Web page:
When considering literacy in the workplace we must consider the demands and expectations of the workplace in question. For example, a general manufacturing workplace would not require the same level of literacy as, say, a corporate environment. It is evident that multimodal literacy is becoming necessary for all aspects of the workplace; single textual literacy is being phased out. For the purpose of this blog, I would like to explore the literacy requirements and potential changes need for general manufacturing. This includes non-college graduates, middle to lower class populations, and labor based employees.
For the past three years, I have worked at a Johnson & Johnson plant working with manufacturing specifications and employee training in the absorbable suture departments. The specifications (Specs) were technical in content, extremely lengthy, very reading intensive, and required a strong textual literacy. Other than the spec, digital based documents also were used. Employees were expected to have the literacy necessary to operate the digital documents and extract the information necessary to complete a manufacturing task effectively. After the manual task was complete, the employee was to enter data into a computer. The interface for the program was not exactly complicated to someone with a functional digital literacy; however, to the group of employee that did not have such skills, the task was almost impossible.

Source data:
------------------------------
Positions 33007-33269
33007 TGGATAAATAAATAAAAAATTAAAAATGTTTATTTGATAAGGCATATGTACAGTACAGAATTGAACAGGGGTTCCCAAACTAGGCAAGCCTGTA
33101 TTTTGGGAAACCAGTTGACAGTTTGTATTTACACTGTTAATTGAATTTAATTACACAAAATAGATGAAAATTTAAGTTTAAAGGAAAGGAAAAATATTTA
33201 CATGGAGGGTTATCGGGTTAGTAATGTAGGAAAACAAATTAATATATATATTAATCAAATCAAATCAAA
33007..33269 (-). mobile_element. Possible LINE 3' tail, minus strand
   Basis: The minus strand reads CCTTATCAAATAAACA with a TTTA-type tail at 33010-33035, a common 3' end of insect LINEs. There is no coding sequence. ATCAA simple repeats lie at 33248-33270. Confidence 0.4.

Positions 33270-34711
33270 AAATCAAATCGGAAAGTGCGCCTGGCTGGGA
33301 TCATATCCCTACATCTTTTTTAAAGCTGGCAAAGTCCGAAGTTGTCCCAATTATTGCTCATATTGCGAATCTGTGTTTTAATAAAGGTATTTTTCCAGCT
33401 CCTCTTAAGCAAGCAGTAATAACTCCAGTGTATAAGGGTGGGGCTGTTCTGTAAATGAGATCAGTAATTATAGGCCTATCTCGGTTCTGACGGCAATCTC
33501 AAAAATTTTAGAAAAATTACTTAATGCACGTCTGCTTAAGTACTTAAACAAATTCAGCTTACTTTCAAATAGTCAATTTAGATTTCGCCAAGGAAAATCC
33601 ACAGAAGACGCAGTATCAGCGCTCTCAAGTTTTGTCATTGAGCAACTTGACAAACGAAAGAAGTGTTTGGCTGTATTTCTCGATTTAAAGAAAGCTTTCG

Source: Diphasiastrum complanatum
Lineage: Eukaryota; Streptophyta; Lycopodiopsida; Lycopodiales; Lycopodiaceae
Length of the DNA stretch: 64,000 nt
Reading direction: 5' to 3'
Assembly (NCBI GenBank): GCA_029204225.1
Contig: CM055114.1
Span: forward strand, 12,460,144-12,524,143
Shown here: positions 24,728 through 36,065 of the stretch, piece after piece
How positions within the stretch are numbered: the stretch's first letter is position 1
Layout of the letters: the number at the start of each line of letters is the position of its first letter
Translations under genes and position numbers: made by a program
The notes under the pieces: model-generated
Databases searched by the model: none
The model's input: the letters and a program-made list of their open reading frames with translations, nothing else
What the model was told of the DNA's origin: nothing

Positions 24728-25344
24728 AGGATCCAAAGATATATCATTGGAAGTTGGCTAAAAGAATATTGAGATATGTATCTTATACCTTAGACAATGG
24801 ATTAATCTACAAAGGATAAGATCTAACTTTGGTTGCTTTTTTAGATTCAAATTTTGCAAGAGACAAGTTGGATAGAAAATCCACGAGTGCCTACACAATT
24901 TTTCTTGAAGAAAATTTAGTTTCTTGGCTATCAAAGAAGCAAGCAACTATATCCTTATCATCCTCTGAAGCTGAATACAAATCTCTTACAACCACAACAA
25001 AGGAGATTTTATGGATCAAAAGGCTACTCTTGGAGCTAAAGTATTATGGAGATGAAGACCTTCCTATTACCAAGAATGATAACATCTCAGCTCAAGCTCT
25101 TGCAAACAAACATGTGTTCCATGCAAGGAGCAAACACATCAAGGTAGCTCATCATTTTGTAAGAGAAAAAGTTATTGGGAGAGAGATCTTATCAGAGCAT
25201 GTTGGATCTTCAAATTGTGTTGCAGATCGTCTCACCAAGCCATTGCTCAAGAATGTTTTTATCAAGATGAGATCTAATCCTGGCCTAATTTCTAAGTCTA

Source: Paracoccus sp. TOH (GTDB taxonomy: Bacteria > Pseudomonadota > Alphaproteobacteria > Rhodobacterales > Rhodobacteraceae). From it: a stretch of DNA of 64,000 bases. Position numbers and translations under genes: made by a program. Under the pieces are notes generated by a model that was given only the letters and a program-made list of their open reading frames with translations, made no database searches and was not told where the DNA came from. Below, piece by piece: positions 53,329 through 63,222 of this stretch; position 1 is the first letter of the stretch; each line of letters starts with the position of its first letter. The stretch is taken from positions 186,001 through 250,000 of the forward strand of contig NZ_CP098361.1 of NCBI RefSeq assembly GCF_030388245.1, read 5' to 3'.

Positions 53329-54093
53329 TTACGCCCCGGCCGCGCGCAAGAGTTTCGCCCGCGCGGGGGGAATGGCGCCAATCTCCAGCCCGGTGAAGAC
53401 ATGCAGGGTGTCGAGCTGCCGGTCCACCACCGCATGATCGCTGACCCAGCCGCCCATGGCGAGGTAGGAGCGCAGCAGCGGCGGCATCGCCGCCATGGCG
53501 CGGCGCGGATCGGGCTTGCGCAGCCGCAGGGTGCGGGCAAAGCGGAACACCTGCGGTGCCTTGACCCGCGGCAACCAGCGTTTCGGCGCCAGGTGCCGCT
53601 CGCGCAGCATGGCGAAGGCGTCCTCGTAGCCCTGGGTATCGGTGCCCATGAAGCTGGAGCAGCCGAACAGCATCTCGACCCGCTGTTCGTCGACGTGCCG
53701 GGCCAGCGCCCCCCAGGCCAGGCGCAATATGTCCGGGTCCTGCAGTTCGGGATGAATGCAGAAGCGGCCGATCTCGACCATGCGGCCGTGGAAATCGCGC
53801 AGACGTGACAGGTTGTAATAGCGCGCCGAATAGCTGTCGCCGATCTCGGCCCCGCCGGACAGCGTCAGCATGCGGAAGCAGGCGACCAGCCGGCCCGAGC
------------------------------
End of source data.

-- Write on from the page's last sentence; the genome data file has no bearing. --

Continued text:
Though I completely agree with Glynda Hull’s assessment of the educational improvements of the youth, I find it a much more difficult endeavor to increase the nontraditional and necessary literacy of the current workforce. Hull explains the movement of education that focuses on the necessity of multimodal literacy; however, the current workforce, according to NAAL, is subpar when it comes to functional literacy. I find workplace literacy, in today’s world, to be a multimodal literacy.
The only way to improve the production and literacy of employees is to educate. Though that sounds simple, the actual process may prove to be difficult. The National Workforce Literacy Project, a project based in Australia, focuses on the improvement of workplace literacy through studies and application. The measures recommended and put into play by the NWLP consisted of condensed courses offered in-house and outside the workplace, workshops, and required literacy training as a condition of employment during the preliminary hiring process.
The NWLP’s research yielded preferred methods to increase literary in the workplace. The results, if implemented, would require the talents of a technical communicator. The top methods consisted of in-house literacy and numeric development, document redesign, and adjustment of expectations. Document redesign is especially interesting to technical communicators. The multimodal documents that are being used by employees may need adjusting to create an easier and more accessible flow of information. I am wary of adjusting the expectations due to the idea that illiteracy should be worked around as opposed to remedied.
Hull, Glenda, Ed. (1997). Changing Workers: Critical Perspectives on Language, Literacy, and Skills. Albany, NY: SUNY Press
“National Workforce Literacy Project.” A I Group. Australian Industry Group, 1 Jan. 2010. Web. 19 Sept. 2014. <http://www.aigroup.com.au/portal/binary/com.epicentric.contentmanagement.servlet.ContentDeliveryServlet/LIVE_CONTENT/Publications/Reports/2010/8783_Workforce_Literacy_Project_Report.pdf>.
U.S. Department of Education, National Center for Education Statistics. (2007). The Condition of Education 2007 (NCES 2007–064), Indicator 18